It was recently discovered that the popular arthritis drug Xeljanz may cause serious and potential blood clots in some users. This was not initially disclosed as a side effect of the drug so the drug manufacturer is now facing a growing number of product liability lawsuits. Our lawyers are currently accepting new cases from people who took Xeljanz and had any of the following health events:
- Pulmonary Embolism
- Deep Vein Thrombosis
- Other types of blood clot injury
Xeljanz (tofacitinib) was first approved and released in 2012 by pharmaceutical giant Pfizer. Xeljanz was a groundbreaking new type of drug called a JAK inhibitor which has a unique internal effect on certain types of cells.
Xeljanz is similar in many ways to a biologic. But this drug is really a new subcategory of disease-modifying antirheumatic drugs (DMARD) called "JAK inhibitors." Xelijanz that block Janus kinase (JAK) pathways that are involved in our immune responses. These agents target specific steps in the process. So, in theory, these drugs don't wipe out the entire immune response as do some other RA treatments
The drug is primarily used for the treatment of very severe cases of rheumatoid arthritis. However, since about 2017 Xeljanz has also been used to treat ulcerative colitis and psoriatic arthritis. Pfizer aggressively marketed Xeljanz and quickly became one of the company's blockbuster drugs because it really was working as intended if you set aside the risks. Xeljanz is now one of the most heavily-marketed and profitable drugs in history. Pfizer has reaped billions of dollars in sales from Xeljanz. In fact, Pfizer reported $1.77 billion in worldwide Xeljanz sales for 2017-2018. This is big money, the kind of drug a pharmaceutical company desperately wants to keep in the market.
Normal approved dose levels for Xeljanz are 5mg and 10mg twice a day. To prevent arthritis inflammation, Xeljanz has to essentially block or suppress a user's natural immune system responses. As a result, the drug always had a long list of potentially serious side-effects. However, blood clots were never originally listed as a potential side effect of the drug.Xeljanz and Blood Clots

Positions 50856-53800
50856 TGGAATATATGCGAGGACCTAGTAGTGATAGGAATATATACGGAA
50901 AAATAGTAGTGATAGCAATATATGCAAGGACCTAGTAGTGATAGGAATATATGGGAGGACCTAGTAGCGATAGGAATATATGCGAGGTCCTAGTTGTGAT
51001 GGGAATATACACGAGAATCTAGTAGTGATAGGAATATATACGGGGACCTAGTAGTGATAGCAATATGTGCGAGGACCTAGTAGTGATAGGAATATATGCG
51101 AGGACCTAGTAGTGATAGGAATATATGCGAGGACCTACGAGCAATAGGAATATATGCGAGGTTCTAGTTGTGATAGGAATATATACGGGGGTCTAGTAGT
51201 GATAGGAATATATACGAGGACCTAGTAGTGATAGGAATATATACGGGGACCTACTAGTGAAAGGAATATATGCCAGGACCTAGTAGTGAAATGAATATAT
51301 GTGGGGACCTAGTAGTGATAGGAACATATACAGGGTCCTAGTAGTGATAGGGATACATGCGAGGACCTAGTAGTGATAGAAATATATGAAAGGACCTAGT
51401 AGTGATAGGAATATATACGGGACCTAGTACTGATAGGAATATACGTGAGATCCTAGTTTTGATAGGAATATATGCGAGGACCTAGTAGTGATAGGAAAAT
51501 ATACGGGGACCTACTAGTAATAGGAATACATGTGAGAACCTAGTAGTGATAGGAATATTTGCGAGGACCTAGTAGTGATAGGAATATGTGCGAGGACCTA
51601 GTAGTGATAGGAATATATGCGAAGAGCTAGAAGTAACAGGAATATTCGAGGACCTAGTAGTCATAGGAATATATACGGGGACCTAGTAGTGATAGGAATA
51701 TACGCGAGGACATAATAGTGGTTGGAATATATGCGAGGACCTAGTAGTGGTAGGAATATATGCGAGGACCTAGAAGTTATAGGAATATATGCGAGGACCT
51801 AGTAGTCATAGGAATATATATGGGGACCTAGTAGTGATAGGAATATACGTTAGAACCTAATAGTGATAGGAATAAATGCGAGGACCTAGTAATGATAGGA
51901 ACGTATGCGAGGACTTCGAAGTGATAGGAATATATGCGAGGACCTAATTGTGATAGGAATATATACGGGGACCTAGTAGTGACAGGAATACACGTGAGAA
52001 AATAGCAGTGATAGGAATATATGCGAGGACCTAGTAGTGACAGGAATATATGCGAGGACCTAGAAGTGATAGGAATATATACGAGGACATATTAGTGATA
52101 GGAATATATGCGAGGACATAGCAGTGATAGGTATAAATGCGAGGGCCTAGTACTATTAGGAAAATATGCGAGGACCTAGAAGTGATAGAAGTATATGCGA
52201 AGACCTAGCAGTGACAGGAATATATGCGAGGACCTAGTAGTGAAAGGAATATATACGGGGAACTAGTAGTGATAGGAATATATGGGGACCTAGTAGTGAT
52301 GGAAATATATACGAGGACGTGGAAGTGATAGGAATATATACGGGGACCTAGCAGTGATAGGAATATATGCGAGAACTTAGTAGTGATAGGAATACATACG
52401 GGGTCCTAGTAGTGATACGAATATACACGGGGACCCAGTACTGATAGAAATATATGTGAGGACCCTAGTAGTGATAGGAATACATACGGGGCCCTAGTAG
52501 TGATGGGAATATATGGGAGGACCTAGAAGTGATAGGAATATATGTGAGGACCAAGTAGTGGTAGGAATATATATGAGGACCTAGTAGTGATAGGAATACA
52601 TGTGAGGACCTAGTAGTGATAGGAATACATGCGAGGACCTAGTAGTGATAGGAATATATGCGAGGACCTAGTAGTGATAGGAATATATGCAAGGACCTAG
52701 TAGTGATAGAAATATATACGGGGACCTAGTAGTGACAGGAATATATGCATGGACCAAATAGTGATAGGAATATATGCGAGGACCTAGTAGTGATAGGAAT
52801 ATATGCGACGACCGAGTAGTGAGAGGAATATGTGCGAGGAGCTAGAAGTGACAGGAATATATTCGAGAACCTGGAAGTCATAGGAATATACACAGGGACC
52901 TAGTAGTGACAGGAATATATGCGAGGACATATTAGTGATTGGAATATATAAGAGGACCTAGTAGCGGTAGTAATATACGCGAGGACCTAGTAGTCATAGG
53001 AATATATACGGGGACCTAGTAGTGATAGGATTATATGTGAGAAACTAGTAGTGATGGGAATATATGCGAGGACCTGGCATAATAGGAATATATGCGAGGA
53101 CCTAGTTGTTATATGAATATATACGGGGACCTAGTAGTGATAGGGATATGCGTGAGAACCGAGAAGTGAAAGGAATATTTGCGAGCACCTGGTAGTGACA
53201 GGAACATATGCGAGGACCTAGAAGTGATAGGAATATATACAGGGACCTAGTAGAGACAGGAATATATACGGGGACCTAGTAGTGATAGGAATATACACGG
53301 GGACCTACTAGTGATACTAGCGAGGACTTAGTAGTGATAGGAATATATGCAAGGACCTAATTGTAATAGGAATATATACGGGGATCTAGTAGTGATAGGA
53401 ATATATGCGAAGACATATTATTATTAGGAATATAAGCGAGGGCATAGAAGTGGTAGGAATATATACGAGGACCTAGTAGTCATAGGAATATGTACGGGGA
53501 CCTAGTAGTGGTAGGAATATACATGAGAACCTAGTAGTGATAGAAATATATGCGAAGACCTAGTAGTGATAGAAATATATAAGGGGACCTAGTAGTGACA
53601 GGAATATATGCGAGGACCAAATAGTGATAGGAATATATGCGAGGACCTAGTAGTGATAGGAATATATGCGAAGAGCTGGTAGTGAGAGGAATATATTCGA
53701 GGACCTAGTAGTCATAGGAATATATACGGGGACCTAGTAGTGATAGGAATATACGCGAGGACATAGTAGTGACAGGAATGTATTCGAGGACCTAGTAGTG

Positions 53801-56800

As part of the initial FDA approval for Xeljanz back in 2012, Pfzier was required to conduct a long-term post market research study. The aim of this post-approval study was to evaluate the potential risks of cardiovascular problems resulting from use of the drug. The initial results of this long-term study were provided to the FDA at the beginning of 2019 and they caused major concerns. Specifically, the study found that the higher Xeljanz dose (10mg twice daily) appeared to cause life threatening blood clots in some patients.
In response to these study results, the FDA issued a safety announcement and Pfzier was required to add a "black box warning" (the most serious type of drug label warning) about the risk of blood clot deaths at higher doses. The higher, 10mg dose of Xeljanz is no longer approved for the treatment of arthritis because the risk of blood clots is considered too high.
This whole class of drugs is giving cause for concern. In June 2021, the FDA decided to further extend the review period for Jakafi, a bone marrow disease drug by Incyte that is looking to get approved for steroid-refractory chronic graft-versus-host disease. What is the concern? The concern is that it might cause cardiac complications and/or cancer. Similarly, expanded approval Abbie's Rinvoq is being held up as abrocitinib.Xeljanz Lawsuits